During the closing chapter of Caitlin Moran’s first book – How to be a Woman – the writer, journalist and self-professed “strident feminist” reflects that “If all the stories in this book add up to one single revelation, it is this – to just not really give a shit…to not care about all those supposed problems of being a woman, to refuse to see them as problems at all.” Her work is unequivocally the antidote to a culture which on a daily basis provokes fear, shame and embarrassment in women for the way they look, think, feel and behave. If her sole achievement were striking a hefty Dr. Martin shaped blow for the rights of the so-called fairer sex, I dare say that would be more than enough to be going on with. But Moran is so much more than an outspoken, sweary, indomitable icon. Her first foray into print is full of smart insights delivered with a sincerity that challenged my own interpretation of what it means to be a feminist. So when the Scottish leg of her ‘How to Build a Girl’ (the title of her latest book) tour rolled around, I was eager to hear more.

Caitlin Moran Feminism

Rights; chrisdonia

Moran’s views of feminism are pretty cut and dry. Piles of tea-towels sitting atop the merchandise table boasted the ‘Five rules of Feminism’ wryly stating that; 1. Woman are equal to men, 2. Don’t be a dick and 3. That’s it. She welcomes all-comers and rejects the idea that these rules only apply to intellectuals, academics and opinionated lefties. Moran also reserves special respect for the male feminist, (she took particular pleasure in applauding the thirty-nine men who attended the Edinburgh show) regarding them as honorary soldiers in the daily war against Patriarchy.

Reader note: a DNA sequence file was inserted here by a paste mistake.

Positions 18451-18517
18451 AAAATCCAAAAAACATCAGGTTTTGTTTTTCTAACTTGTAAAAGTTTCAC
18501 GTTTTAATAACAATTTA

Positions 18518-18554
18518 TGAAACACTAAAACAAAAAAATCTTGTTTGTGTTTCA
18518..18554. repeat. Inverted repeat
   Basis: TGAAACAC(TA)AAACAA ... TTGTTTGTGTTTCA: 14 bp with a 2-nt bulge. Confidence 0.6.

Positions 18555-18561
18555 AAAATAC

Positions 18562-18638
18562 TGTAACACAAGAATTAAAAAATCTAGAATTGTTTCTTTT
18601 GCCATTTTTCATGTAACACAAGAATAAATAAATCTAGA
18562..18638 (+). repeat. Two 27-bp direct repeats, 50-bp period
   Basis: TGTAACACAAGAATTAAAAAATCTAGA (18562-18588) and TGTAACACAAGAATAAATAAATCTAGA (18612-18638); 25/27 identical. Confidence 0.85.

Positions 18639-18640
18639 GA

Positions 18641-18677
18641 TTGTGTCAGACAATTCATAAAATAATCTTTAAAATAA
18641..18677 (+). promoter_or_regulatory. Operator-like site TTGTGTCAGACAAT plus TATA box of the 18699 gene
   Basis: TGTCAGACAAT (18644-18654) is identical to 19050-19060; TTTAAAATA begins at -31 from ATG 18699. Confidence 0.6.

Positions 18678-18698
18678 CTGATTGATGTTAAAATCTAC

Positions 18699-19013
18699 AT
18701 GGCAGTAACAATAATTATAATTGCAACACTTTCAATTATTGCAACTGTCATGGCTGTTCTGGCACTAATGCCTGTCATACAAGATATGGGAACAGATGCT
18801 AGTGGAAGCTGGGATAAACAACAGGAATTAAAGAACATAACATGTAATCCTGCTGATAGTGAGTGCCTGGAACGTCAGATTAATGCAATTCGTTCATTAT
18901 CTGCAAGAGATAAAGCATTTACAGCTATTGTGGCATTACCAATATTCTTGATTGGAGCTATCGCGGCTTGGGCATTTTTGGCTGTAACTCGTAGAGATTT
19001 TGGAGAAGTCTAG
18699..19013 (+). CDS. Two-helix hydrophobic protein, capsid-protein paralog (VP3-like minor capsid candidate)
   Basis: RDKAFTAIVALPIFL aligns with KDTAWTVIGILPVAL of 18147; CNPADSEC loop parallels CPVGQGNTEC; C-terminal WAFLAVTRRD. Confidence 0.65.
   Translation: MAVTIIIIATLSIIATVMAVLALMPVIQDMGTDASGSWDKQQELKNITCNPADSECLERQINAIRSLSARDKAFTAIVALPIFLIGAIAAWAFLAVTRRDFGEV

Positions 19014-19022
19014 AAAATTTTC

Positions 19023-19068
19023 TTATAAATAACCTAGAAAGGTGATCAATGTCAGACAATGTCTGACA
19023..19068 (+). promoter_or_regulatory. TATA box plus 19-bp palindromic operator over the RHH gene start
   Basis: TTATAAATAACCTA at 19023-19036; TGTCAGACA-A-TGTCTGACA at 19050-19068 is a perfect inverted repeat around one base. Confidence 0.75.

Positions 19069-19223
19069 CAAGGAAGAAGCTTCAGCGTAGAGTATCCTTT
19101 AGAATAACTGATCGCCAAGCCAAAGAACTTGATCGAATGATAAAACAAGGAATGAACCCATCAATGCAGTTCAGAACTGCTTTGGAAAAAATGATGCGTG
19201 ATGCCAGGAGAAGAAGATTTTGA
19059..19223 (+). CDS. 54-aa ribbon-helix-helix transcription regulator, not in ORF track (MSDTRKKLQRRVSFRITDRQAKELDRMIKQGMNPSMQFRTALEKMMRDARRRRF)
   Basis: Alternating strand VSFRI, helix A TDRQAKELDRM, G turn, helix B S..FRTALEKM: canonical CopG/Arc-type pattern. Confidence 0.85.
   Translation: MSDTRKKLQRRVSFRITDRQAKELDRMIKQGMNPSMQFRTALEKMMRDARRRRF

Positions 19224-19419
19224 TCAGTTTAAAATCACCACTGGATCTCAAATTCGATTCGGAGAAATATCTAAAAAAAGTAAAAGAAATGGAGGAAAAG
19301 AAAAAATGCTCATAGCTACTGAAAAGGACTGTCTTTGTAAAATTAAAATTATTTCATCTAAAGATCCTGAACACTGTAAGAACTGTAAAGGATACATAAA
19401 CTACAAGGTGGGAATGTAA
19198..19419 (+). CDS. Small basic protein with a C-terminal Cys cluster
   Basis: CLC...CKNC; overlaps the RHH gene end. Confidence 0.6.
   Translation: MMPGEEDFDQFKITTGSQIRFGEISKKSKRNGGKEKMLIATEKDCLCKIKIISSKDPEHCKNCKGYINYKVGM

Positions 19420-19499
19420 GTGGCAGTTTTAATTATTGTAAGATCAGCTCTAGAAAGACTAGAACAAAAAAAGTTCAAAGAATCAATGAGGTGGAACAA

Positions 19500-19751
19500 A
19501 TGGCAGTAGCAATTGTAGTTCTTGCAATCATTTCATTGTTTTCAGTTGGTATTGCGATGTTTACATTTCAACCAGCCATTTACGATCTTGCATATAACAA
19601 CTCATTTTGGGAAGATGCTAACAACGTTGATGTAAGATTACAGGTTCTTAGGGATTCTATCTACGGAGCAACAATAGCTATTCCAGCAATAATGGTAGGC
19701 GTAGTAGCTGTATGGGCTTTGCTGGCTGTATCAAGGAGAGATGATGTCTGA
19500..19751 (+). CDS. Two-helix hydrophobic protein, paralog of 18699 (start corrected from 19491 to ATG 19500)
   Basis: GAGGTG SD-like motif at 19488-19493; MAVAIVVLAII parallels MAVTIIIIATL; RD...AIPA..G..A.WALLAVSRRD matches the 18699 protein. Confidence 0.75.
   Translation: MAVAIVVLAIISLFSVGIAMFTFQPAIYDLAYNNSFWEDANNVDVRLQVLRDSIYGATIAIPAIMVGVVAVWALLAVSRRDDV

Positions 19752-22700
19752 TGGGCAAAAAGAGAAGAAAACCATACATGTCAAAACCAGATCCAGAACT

Her anger towards social injustice of any kind is infectious, and on many occasions during her presentation she was forced to pause whilst the audience cheered and whooped their approval. As the lights went up, my companion for the evening made the astute observation that such passionate indignation reminded her of the late Bill Hicks. High praise indeed! What really impressed me however was Moran’s ability to balance this with warmth, charm and good humour. She is about as far from a pious battleaxe as it’s possible to get; a dated image that contemporary feminists such as myself are eager to escape from. She identifies a modern world stripped of its joy and aims to be part of a revolution which delights in the the goodness and positivity that humans – male and female alike – are capable of producing.

But what of the practicalities of bringing about social change; is it enough to produce articles, essays and blogs – however well intentioned and written – and hope for the best? Of course not. And Moran herself recognises this, assessing that the key to insurgency lies in the hands of those who contribute to popular culture. Although trends in music, film and television can often be fleeting, even capricious, the speed at which new ideas can be transmitted means that creative material has a higher chance of penetrating social consciousness than ever before. Using Russell T. Davis’ Torchwood as an example, Moran championed the influence of Jack Harkness – a bisexual science-fiction character – on impressionable school boys. I myself had the incomparable Agent Dana Scully from The X-Files to look up to during the nineties and although I was ribbed mercilessly by my classmates for such nerdy aspirations she taught me everything I needed to know about the virtues of intelligence, bravery and integrity.

As modern day icons go, Caitlin Moran herself cuts a striking figure. Although her new publication is a work of fiction as opposed to the autobiographical account she offers in How to be a Woman, Moran continues to be the main selling point. As the epitome of the self-made woman she encourages her readers in turn to create their own meaning and to forge their own crooked path towards empowerment and fulfilment.